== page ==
Continuing to use familiar images that students can deal with, and a topic they can readily identify with I would move onto
Four pairs of shoes in the sand
The black and white photo shows four pair of sneakers on what appears to be beach sand. Inside each is a rolled up pair of socks. The sand is messed up in the background as though people have walked on it and you can tell by the shadows that the sun is out. This photo was again something the students could easily identify and expand on as we tried to take the four pairs of shoes and figure out where they were and what the circumstances might be around the picture. Students could readily imagine what was going on and write about what connection they could make to the photo. How did they know they were at the beach?
A Walker Evans photograph
Floyd Burroughs' Work Shoes
is a good contrast. In looking up the photo I came across a selection from
The Cultural Logic of Late Capitalism
by Fredric Jameson (Duke UP, 1991) which had no relationship to my topic other than it discussed a variety of works that also depicted shoes of various types and argued for their economic symbolism. The works included Van Gogh's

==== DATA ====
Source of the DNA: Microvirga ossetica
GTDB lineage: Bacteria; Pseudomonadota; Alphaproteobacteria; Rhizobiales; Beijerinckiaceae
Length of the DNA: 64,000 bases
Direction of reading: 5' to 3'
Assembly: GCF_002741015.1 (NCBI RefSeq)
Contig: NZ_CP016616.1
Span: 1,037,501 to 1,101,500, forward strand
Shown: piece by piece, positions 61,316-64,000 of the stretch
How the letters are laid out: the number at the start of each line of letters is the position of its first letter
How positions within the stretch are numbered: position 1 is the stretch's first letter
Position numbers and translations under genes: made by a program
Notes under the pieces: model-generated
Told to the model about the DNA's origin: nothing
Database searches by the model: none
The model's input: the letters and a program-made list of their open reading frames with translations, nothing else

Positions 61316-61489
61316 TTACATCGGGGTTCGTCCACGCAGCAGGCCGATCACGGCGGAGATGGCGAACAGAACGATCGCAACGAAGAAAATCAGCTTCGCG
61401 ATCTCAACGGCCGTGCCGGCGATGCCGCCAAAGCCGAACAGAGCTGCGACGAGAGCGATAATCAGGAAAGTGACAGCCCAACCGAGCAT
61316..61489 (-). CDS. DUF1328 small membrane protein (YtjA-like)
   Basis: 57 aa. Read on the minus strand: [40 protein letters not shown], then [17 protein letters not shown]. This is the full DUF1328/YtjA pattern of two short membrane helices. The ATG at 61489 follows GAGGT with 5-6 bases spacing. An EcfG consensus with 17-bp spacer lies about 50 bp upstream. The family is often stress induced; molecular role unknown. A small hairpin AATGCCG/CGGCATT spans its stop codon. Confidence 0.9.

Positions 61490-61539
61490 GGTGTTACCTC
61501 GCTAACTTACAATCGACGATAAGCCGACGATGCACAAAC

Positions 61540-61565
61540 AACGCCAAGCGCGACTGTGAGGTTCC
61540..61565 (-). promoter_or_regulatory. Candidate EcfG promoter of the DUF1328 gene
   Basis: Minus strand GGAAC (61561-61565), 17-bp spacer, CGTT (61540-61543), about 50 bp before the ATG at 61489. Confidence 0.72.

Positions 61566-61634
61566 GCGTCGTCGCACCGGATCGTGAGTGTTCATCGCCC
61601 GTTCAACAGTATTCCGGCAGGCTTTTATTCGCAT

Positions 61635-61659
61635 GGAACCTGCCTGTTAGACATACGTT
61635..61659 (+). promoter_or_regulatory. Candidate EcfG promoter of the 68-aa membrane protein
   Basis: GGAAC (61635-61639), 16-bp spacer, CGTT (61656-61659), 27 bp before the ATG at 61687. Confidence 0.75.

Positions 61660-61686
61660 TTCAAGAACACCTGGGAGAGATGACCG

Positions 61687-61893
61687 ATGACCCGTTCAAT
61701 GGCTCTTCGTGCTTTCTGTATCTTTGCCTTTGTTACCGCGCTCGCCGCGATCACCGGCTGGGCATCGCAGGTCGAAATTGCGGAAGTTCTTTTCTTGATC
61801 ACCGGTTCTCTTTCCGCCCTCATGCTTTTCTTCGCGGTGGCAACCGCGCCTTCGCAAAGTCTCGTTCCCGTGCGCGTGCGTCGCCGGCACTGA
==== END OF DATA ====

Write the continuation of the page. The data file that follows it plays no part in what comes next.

Painting of Peasant Shoes
; Andy Warhol's
Diamond Dust Shoes;
and Rene Magritte's
Le modele rouge.
Each photo or painting presents a pair of shoes; Warhol's picture of silvery high heels, Van Gogh's shoes which are closest to those pictured by Evans, and Magritte's surrealist painting of shoes missing the toe portion but showing a foot extending from the back portion of the shoe as one entity. I think that these photos and paintings offer students a chance to se how an object can have so much meaning and provoke so much thought. I am glad for the suggestion and the luck of finding the other images. I imagine there are other examples of pictures surrounding an object or theme that can be utilized as extensions of this unit.
What would happen if we put the sneakers on the sidewalk -- or on a rug? Why did the photographer have the socks in the sneakers? Students felt that the socks indicated that the people had gone barefooted so they could go into the water. A couple of the shoes had shoe laces still tied. The students realized that this meant whoever the people were they wanted to get their shoes off quickly so they did not untie them. It was unclear about the relative sizes of the shoes but they could see the possibility that this might be a family of adults and children. Then a few of them launched into stories about how their parents like to relax at the beach. Getting rid of your shoes means you are free to move around.
We talked about walking on sand at the beach and what it felt like. Students began to talk about the hot sand and how it got between their toes when they walked on the beach. Even though there was not a lot of detail in the picture -- just four pairs of sneakers, socks and sand -- yet we got the message. I suggest take a piece of chart paper and have students brainstorm what the picture conjures up. We made quite a list beginning with words like sand, water, swimming, etc. So sometimes less is more. If a writer uses a few good descriptive words it can help the reader picture a detailed setting.